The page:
A. The urge to remarry

According to the 1990 U.S. Census, about 80% of divorced men remarried, most within two years of divorce. Of those who remarried within two years, over half remarried within one year of the divorce. 

What is the appropriate interpretation of these astounding numbers? Is it that we divorced men have learned so much from our experience that we can stride into our next marriage so soon, and in such numbers? Is this a macho thing, like John Wayne leading the cavalry to glory following humiliating defeat? Based on the 45% failure rate of remarriage and almost 70% failure of remarriage when children are involved, a more appropriate analogy might be a horde of lemmings rushing over a cliff.

Like many divorced men I have known, I hated the thought of being single, even though there was no doubt in my mind that my marriage was finished. When my wife and I separated, and then divorced, I lost the ability to see my children every day. I lost someone doing my laundry (and reminding me to take out the trash). I lost the sounds and activities of others living with me.  As bad as my marriage had come to be, and as irrevocable the decision to end it, the void of being alone felt almost unbearable at times.

 

And sex! Yes, the loss of sex.  Not the “sex on demand” that a counselor claimed most married men had (I have often wondered what planet he and/or his wife were from), but the prolonged absence of any kind of sexual intercourse when the marriage is dissolving, or over. I believe this particular loss can be devastating for many divorced men—it certainly was in my case.

The above statistics demonstrate to me that most divorced men return to the fold of a committed relationship. If my experience is representative, two of the primary reasons very likely are:

--The loss of being part of a family; and

--The loss of a personal and sexual relationship.

I believe that, for most men, the allure of “swinging bachelorhood” is a fantasy that disappears upon separation and divorce.

In my own case, the first marriage was essentially over several years prior to the separation and divorce. The fact that my wife and I lived together during some extraordinarily acrimonious times was due in no small part to my reluctance to accept the end of the dream of the family, and the fear of being alone.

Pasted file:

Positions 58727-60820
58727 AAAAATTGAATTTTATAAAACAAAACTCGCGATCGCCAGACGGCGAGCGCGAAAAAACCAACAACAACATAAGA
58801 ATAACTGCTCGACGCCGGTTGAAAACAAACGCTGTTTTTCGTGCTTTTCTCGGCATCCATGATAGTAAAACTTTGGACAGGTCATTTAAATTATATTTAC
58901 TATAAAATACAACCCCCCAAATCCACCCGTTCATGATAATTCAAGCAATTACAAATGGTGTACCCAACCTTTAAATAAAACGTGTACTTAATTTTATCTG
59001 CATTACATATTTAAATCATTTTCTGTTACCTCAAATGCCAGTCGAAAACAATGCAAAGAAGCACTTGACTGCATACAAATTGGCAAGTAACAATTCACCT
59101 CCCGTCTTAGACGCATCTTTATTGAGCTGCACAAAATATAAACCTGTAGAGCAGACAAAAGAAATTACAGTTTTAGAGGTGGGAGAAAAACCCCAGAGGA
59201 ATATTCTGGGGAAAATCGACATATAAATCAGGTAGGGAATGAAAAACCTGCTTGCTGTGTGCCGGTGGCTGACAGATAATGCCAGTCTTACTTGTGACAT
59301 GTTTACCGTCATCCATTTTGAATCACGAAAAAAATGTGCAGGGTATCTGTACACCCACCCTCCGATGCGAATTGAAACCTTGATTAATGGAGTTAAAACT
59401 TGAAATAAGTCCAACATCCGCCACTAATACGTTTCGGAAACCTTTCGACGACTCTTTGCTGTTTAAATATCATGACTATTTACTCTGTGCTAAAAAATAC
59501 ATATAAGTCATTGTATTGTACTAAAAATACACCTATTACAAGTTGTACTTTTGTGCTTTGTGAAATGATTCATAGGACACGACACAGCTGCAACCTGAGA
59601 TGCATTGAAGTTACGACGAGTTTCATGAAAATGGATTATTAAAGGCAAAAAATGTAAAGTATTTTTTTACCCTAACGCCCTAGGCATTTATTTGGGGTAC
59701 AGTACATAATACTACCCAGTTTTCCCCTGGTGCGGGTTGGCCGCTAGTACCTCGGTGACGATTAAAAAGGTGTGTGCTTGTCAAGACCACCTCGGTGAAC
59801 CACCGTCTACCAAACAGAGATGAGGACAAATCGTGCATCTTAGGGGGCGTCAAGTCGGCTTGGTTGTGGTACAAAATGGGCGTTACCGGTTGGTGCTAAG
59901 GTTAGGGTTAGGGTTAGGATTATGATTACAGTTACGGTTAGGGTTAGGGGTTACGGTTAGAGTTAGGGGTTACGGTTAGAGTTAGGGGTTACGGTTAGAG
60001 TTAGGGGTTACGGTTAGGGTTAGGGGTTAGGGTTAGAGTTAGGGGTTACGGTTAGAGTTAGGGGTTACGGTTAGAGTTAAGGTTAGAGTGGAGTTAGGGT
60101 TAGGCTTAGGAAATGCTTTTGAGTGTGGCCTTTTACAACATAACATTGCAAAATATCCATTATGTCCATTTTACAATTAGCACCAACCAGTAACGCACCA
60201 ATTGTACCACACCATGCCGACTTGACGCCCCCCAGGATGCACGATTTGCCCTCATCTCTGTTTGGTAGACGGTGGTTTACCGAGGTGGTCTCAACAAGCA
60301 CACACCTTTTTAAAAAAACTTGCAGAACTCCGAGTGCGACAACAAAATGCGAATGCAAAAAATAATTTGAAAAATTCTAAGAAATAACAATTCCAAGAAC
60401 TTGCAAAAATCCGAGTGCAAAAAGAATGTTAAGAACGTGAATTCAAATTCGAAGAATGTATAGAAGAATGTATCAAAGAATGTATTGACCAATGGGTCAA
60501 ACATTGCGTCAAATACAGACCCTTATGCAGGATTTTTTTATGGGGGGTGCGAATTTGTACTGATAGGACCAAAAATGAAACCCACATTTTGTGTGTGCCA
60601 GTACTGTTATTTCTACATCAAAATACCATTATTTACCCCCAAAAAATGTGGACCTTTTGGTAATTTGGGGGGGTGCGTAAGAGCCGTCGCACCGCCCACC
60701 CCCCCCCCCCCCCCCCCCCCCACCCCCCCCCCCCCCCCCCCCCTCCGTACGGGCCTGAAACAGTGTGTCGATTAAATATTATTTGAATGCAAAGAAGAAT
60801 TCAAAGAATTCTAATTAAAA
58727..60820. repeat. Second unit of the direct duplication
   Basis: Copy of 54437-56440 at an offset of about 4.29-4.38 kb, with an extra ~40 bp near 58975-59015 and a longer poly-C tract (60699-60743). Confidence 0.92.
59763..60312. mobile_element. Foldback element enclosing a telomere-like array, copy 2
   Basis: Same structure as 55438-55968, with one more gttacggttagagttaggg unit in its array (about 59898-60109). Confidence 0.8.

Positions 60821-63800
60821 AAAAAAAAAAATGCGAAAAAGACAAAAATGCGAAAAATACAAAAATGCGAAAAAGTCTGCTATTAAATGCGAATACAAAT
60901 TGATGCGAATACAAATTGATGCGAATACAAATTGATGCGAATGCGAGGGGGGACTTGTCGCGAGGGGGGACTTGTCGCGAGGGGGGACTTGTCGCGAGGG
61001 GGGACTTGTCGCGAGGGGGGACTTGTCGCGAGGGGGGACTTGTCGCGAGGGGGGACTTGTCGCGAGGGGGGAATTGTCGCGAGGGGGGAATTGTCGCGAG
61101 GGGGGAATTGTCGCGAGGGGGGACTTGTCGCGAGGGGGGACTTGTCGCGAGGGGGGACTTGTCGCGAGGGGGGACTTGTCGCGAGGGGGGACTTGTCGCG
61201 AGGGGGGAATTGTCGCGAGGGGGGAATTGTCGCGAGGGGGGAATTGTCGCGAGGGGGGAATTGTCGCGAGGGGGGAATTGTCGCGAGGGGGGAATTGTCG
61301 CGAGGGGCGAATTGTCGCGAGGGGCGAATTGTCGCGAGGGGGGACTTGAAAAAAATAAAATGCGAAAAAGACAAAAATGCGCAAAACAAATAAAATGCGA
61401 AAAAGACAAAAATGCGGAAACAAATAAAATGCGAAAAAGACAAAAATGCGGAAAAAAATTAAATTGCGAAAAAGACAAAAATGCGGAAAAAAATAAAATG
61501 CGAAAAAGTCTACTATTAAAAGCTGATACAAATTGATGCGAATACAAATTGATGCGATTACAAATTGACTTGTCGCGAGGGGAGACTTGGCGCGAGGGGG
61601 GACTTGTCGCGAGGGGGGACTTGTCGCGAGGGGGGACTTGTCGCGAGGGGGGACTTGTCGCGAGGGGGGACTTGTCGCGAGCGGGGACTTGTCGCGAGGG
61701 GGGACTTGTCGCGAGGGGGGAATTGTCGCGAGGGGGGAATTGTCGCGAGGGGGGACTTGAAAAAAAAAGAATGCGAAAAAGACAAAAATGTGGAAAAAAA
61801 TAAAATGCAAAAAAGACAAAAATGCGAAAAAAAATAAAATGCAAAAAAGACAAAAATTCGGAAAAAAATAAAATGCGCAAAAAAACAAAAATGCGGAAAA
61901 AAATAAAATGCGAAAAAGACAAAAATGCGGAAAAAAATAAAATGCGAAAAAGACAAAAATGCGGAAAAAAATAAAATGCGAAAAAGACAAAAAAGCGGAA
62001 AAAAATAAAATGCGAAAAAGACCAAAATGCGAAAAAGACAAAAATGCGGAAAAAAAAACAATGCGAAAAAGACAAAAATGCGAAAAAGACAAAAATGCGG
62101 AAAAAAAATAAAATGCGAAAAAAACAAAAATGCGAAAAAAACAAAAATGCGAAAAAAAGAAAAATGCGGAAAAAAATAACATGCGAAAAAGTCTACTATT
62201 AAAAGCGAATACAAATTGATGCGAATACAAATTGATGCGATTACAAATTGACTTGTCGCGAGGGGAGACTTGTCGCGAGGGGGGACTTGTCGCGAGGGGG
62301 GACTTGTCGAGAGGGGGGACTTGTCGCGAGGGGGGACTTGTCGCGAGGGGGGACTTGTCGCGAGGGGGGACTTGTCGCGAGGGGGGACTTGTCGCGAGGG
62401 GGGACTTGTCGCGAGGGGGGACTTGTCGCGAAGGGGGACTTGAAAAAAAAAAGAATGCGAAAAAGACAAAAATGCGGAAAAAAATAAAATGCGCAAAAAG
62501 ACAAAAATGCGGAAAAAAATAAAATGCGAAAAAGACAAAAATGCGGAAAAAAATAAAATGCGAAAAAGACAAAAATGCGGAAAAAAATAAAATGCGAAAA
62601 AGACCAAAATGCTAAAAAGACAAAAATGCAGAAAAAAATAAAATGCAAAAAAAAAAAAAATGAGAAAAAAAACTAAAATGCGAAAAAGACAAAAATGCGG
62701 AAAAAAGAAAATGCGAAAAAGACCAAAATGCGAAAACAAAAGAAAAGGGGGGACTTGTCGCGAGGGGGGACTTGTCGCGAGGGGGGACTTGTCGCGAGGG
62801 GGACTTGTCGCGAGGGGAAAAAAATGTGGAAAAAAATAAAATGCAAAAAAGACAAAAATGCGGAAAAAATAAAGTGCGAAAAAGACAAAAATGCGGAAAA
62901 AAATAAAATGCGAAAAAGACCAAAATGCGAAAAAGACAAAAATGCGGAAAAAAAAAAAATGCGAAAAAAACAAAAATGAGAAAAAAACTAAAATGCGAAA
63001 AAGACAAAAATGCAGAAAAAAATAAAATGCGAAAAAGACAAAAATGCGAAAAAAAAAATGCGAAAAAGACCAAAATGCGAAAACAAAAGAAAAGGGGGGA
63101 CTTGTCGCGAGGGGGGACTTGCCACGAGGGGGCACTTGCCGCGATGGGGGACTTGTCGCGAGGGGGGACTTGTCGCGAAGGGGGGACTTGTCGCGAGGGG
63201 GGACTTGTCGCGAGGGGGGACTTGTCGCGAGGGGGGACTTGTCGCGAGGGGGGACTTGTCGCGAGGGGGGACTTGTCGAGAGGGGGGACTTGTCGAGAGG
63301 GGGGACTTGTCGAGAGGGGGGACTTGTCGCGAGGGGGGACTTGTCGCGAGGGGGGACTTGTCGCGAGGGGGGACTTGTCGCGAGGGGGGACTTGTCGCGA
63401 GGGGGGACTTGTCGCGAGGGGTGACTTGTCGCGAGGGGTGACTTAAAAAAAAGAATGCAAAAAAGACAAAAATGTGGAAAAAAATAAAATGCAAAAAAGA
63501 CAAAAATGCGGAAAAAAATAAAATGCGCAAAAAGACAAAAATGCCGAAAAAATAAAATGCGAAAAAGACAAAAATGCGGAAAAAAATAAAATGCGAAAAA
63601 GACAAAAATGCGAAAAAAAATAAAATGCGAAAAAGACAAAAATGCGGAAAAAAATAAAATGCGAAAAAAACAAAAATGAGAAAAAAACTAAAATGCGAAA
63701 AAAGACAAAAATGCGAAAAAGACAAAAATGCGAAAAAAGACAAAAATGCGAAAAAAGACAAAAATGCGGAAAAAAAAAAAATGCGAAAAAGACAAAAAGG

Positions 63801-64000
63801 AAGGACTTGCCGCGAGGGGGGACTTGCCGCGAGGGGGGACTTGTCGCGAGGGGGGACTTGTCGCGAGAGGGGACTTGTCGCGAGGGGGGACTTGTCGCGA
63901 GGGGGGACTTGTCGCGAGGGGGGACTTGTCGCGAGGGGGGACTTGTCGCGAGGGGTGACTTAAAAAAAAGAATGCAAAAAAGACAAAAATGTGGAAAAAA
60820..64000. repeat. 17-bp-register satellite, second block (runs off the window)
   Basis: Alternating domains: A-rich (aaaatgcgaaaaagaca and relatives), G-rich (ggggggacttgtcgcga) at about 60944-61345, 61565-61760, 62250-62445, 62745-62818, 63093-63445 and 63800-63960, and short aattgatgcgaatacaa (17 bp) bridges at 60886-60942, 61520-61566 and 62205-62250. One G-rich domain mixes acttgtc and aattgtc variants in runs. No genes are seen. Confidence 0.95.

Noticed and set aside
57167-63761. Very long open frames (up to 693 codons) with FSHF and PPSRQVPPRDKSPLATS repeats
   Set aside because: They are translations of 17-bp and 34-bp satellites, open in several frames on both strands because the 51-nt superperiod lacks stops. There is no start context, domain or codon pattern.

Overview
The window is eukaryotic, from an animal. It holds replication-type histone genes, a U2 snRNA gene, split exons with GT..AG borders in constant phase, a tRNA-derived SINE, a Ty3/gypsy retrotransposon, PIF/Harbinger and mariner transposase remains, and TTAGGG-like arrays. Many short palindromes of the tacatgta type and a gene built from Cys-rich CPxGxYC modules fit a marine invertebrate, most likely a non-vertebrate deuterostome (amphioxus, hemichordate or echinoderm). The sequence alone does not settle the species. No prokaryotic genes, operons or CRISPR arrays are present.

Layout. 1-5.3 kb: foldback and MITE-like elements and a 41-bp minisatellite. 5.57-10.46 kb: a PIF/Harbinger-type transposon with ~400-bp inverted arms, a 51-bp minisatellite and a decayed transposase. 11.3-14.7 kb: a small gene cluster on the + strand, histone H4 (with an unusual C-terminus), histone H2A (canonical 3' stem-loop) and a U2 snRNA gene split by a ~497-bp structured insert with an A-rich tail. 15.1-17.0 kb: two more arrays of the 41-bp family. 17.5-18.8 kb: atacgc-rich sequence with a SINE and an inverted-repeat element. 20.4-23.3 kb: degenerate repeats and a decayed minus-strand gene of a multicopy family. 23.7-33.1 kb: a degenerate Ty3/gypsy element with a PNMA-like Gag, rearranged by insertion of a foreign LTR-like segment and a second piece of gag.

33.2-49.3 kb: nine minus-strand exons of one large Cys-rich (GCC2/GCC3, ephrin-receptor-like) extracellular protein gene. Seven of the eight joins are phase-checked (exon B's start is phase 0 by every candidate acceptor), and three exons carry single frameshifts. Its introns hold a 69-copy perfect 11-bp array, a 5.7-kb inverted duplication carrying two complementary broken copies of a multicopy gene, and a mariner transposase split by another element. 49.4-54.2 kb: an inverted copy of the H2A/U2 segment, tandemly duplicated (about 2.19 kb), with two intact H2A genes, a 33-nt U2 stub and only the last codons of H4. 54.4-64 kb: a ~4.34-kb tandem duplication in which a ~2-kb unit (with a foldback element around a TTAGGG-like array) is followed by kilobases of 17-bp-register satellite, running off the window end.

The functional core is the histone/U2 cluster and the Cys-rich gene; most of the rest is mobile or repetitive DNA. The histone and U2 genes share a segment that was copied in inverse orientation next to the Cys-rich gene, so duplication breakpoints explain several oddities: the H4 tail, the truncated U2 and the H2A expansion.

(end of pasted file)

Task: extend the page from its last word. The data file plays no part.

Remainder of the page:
Chapter One References

http://www.census.gov/hhes/socdemo/marriage/data/cps/p23-180/p23-180.pdf

http://quod.lib.umich.edu/m/mfr/4919087.0005.105?rgn=main;view=fulltext

http://www.stepfamilies.info/other-resources/18-7.pdf


Full Contents

Forward 

 Author’s Preface                  

Chapter I        Page 15      

Now Wait Just a Minute        

A.             The urge to remarry.
B.             The wounds of the old marriage.
C.             Who is this new woman?
D.             So what’s different this time?
E.              Do you know her kids?
F.              Does she know your kids?
G.             How do you spend your time together?
H.             Introversion versus extroversion—a critical variable.
I.               Your respective worldviews—know what they are.
J.              So how much waiting is enough already?.

Chapter II             Page 37

Brand New Stepfamily—First Adjustments

A.             Location, Location, Location—where will you live?
B.             Whose kids are they?
C.             Those “other” parents—how will you deal with them?
D.             Grandparents and relatives—double the fun!!
E.              Stepparent roles—start on these BEFORE you live together or get     
                  married.
F.              Finances—establish priorities and budgets early.
G.             Who’s the boss?
H.             Your values and priorities—honesty is the best policy.
I.               Three rules for establishing and maintaining a strong foundation for
                  stepfamily life.
J.              Now that everything’s perfect...
 

Contents (cont.)

Chapter III      Page 67

Are We Having Fun Yet?

A.             “Latency”—those golden years.
B.             “But you promised!!”
C.              That stepdad aint so bad after all.
D.              Is This How I’m Going to Spend My Youth?
E.              Finances?  What Finances!!Children and money.
F.              Heck of a time for a mid-life crisis.
G.              Revisiting your commitment with your wife.
H.             World On The Shoulders.
I.               Humor IS the best medicine.

Chapter IV      Page 97

The Terrible Teens 

A.              Teen is a four letter word.
B.              Discipline is not a four letter word.
C.              Role reversals—“I thought you said YOU were gonna be boss!”
D.              “Chuck hasn’t left yet?” – I thought they liked me.
E.              My son came to live with us.
F.              Parental guilt revisited.
G.             Keeping the romance alive.
H.             Not the nuclear family.

I.              Is that a bright spot at the end of the tunnel?

Chapter V      Page 123

Going, Going, Gone? 

A.            The first one leaves home.
B.            Higher education—who pays?
C.            You wanted them to be what?
D.           “Yours” and “Mine”—the ugly monster returns?

Resources    Page 132